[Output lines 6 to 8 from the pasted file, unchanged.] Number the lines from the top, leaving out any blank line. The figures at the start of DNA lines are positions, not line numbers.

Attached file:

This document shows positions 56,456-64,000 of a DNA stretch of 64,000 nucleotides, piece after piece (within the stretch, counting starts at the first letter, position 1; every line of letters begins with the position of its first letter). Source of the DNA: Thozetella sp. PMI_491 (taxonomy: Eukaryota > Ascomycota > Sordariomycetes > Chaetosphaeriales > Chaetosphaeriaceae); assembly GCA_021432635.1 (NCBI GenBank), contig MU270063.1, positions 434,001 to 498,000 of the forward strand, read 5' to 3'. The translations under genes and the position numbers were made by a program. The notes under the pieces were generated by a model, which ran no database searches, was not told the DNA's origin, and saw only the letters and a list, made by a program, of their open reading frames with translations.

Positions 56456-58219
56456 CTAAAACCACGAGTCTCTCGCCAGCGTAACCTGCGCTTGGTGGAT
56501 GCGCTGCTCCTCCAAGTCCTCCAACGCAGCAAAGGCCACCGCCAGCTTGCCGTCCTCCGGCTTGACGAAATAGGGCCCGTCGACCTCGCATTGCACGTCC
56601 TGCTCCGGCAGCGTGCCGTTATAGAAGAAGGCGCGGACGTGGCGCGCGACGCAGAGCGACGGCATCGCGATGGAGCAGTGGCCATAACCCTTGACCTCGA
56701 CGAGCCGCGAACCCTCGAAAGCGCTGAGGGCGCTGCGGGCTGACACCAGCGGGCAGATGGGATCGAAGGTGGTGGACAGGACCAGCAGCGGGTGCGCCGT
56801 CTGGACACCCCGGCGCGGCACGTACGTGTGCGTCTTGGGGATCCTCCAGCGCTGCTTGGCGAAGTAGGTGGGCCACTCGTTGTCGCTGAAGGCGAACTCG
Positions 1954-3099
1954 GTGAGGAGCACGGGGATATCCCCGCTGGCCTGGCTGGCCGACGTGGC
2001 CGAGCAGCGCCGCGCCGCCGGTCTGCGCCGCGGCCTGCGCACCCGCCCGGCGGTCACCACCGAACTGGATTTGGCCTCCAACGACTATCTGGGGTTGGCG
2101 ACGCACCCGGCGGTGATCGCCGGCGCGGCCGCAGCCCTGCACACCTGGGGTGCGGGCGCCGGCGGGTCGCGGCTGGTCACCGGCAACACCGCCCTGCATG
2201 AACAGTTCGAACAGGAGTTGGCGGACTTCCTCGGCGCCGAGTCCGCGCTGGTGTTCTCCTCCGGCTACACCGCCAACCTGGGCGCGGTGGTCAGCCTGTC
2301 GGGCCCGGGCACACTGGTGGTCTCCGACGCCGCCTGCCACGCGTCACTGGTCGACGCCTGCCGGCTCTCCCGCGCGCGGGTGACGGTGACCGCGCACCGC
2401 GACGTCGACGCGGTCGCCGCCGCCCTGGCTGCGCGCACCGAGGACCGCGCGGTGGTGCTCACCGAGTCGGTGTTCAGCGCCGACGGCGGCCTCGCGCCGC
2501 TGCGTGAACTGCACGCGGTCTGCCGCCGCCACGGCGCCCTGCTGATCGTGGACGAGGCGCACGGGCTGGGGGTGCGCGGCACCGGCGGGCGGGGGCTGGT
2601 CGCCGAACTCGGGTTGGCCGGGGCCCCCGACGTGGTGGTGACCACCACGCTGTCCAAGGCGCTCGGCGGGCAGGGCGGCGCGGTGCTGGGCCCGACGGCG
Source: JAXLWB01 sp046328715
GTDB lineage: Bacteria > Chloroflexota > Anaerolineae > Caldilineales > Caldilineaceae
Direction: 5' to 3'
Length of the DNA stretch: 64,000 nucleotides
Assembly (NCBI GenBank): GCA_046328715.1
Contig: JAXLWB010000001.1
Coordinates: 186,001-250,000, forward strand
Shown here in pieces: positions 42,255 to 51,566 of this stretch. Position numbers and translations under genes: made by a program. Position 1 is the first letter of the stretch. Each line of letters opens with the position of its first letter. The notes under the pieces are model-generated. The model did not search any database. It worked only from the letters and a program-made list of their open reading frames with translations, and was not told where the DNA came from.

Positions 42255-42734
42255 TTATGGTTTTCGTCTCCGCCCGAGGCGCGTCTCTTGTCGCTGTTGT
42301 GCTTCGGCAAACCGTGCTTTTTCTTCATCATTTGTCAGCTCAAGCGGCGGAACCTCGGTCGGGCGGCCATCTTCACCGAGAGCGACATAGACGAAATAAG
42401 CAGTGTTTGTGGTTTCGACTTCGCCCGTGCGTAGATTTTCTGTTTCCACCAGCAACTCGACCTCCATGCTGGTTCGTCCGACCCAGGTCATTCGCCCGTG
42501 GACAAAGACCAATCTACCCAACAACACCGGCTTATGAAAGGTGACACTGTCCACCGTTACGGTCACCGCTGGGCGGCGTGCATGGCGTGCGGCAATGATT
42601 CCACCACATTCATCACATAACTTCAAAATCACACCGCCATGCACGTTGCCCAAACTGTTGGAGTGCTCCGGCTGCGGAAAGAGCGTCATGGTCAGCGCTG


56701 CGAGCCGCGAACCCTCGAAAGCGCTGAGGGCGCTGCGGGCTGACACCAGCGGGCAGATGGGATCGAAGGTGGTGGACAGGACCAGCAGCGGGTGCGCCGT
56801 CTGGACACCCCGGCGCGGCACGTACGTGTGCGTCTTGGGGATCCTCCAGCGCTGCTTGGCGAAGTAGGTGGGCCACTCGTTGTCGCTGAAGGCGAACTCG
Positions 1954-3099